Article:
Marketplace: One week only & limited supply.
1/2 bushel boxes of pickling cucumbers available. Order 1 box of pickling cucumbers and receive 3 bunches of dill.


Here are some Canning Tips!

Tag in your Instagram or Facebook photos and receive 5% off coupon to the marketplace. Send a screenshot of your post to to receive your coupon. 1 coupon per member per week! (example- share photo, meal photo, picking up your CSA shares)

This week’s recipes! You can find more on our website!

Red Ace Beets: Beets provide impressive health benefits and are delicious too! Eat them raw, steamed or baked. Don’t forget to use the greens! Raw Beet SaladBeet Chocolate CupcakesEasy Cooked Beets

Oriental Eggplant: This variety of eggplant has a long, round slender shape. You can make any of your favorite eggplant recipes with this variety of eggplant. Crunchy Broiled Eggplant Light (baked not fried) Eggplant Parmesan

Cucumbers: If you like canning and preserving try these pickle recipes.
Forever Crisp Dill Pickles Grams Bread and Butter Pickles

Mushroom Share – Crimini: Similar to a white button but have a lot more flavor. Great for sautéing, grilling or even stuffing.
Sauteed Crimini Mushrooms

Storage Tips:
Eat Me UP!- Lettuces, Dill

Zero Waste! You can freeze, can, or dry me! – Spinach, Summer Squash, Eggplant, Beets, Cucumbers How to Blanch Before You Freeze

Enjoy the Harvest,
Candice for everyone at Stoneledge Farm

Week #7 — What’s in the Bag

1- bunch Spinach
4- Summer Squash
1- bunch Dill
2-Oriental Eggplant
1-Tropicana Lettuce
1- Red Leaf Lettuce
1- bunch Beets
2- Green Slicing Cucumbers
2- Silver Cucumbers

Crimini Grown by Bulich Mushroom Farm

1 basket Sweet Cherries Grown by Fix Brothers Orchard
1 basket Apricots Grown by Klein Kill Farm

Zucchini Sauce

From The Seasoned Jewish Kitchen by Amelia Saltsman.

Pasta with Zucchini Sauce

(Makes 6 to 8 servings.)

Zucchini is such an everyday food that it’s easy to forget how delicious a starring ingredient it can be. Simply sautéed in good olive oil with onion and garlic, summer squash melts into a luscious sauce that coats each noodle in creamy goodness. Because there are so few ingredients in this dish, the quality of squash, pasta, and olive oil make all the difference. Use tender, medium-sized green zucchini . This is a delightful vegan dish as is, or you can stir in a handful of Parmigiano-Reggiano cheese.

1 onion

2 large cloves garlic

2 pounds medium zucchini 

4 to 6 tablespoons extra-virgin olive oil, divided

Kosher or sea salt and freshly ground black or white pepper

1 pound small or regular penne, farfalle, or other pleasant shape short pasta

Finely chop onion and mince garlic. Cut squash into ½-inch pieces for faster cooking. Here’s how to make quick work of this: Cut the zucchini into quarters lengthwise. Gather up the “zucchini sticks” and cut crosswise through as many sticks as you can easily manage at once.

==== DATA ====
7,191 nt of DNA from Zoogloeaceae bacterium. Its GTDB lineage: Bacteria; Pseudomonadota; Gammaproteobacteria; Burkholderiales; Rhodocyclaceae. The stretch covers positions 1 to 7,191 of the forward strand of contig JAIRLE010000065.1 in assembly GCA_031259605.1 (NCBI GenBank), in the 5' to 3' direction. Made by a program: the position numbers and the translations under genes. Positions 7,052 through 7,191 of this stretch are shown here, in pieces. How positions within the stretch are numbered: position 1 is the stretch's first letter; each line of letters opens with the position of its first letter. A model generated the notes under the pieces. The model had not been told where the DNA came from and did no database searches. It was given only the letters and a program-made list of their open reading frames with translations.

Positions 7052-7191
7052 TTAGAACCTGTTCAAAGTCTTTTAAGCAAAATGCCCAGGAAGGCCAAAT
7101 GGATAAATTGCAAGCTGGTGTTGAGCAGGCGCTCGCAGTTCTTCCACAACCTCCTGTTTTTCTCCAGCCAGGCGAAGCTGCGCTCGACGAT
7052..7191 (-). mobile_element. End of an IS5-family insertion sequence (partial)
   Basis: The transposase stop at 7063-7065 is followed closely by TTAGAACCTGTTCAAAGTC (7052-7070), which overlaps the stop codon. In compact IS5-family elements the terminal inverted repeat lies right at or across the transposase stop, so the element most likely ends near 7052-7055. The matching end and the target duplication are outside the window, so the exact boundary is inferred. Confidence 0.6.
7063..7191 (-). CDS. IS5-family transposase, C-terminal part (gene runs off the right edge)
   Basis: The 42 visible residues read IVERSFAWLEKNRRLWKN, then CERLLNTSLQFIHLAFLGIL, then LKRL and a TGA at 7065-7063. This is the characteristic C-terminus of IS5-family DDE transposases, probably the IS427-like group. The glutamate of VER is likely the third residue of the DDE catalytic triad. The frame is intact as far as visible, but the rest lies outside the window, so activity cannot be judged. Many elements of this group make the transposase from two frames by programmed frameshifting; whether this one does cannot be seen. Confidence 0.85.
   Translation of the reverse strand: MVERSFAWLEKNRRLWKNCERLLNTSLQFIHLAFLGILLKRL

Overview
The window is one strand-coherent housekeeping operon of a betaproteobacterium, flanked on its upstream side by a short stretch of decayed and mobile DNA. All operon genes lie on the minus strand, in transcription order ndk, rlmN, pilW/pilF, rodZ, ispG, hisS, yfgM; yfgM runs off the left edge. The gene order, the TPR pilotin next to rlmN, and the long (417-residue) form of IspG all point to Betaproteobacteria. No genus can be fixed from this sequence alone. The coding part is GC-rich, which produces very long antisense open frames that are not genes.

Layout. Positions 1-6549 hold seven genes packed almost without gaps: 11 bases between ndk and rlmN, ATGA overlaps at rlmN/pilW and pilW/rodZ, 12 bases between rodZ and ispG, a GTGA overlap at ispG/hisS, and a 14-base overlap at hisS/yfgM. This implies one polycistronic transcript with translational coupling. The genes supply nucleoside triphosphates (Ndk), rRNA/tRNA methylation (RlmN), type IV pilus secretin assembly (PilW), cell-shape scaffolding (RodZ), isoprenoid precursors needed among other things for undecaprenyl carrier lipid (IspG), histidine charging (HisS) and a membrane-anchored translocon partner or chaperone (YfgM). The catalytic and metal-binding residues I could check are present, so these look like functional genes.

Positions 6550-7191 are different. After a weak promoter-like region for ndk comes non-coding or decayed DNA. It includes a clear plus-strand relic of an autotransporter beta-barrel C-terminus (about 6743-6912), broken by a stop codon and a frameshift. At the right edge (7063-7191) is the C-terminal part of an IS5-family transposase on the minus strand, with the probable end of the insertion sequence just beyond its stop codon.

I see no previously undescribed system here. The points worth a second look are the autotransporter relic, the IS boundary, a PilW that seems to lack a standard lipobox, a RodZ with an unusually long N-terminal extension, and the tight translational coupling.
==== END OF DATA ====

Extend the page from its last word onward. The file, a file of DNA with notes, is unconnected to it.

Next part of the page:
Put a large pot of water on to boil. In another wide pot large enough to accommodate all ingredients, sauté the onion over medium with a little salt in 1 to 2 tablespoons of the oil until onion is soft, 5 to 7 minutes. Stir in garlic and cook 30 to 60 seconds. Add zucchini and 2 tablespoons oil. Add about ½ teaspoon salt and a few grinds of pepper. Cook uncovered until color of skins deepens and mixture starts to get shiny, about 3 minutes.

Cover the pot, lower the heat, and cook until zucchini are extremely tender, even melting in places, and have released their liquid to make a sauce, 15 to 20 minutes. Check the pot from time to time just in case you need to add a little water (I’ve never found this necessary when I have fresh young zucchini). Uncover pot, raise heat to medium and cook about a minute to thicken the sauce slightly.

Meanwhile, generously salt boiling water and add pasta. When pasta is almost done, remove about a half cup of the cooking water and reserve. Loosely drain pasta and stir into the zucchini-onion mixture. Turn heat to medium, stir in 1 to 2 more tablespoons of olive oil and about ¼ cup pasta water, salt and pepper, and cook over medium heat until pasta is nicely coated with sauce, about 2 minutes.

© 2012, Amelia Saltsman.

Portbello sliders

From The Love & Lemons Cookbook.Love and Lemons

Serves: 4

For the pepita pesto:

  • 1/2 cup pepitas (pumpkin seeds)
  • garlic clove
  • Salt and pepper, to taste
  • teaspoons fresh lemon juice
  • cups cilantro (or basil)
  • 1/2 teaspoon ground cumin
  • 1/4 cup extra-virgin olive oil, plus more to taste
  • 1/4 teaspoon honey, optional (skip or replace with agave if vegan)

For the portobello sliders:

  • small portobello mushrooms
  • Extra-virgin olive oil, for drizzling
  • Balsamic vinegar, for drizzling
  • Tamari, for drizzling
  • Pepper, to taste
  • slider buns, toasted
  • tomato, sliced
  • 1/2 cup microgreens
  • Freshly ground black pepper
  1. Make the pesto. In a small food processor, combine the pepitas, garlic, and a few pinches of salt and pepper. Pulse until combined. Add the lemon juice, cilantro (or basil), and cumin and pulse again. With the blade running, drizzle in the olive oil and purée until smooth. Taste and adjust seasonings. Add the honey, if desired (it will reduce bitterness in the cilantro).
  2. Make the sliders. Heat a grill or grill pan to medium heat.
  3. Prepare the mushrooms by removing the stems and cleaning the caps with a damp cloth or paper towel. Place the mushrooms in a medium bowl and drizzle with olive oil, balsamic vinegar, tamari, and pepper. Toss until well coated. (I use my hands to rub it all over until they are fully coated on both sides.)
  4. Place the mushrooms, gill side down, on the grill or grill pan. Cook about 10 minutes per side, or until the mushrooms are tender.
  5. Place the mushrooms on the toasted buns and top each with a tomato slice, microgreens, and a generous slather of pepita pesto.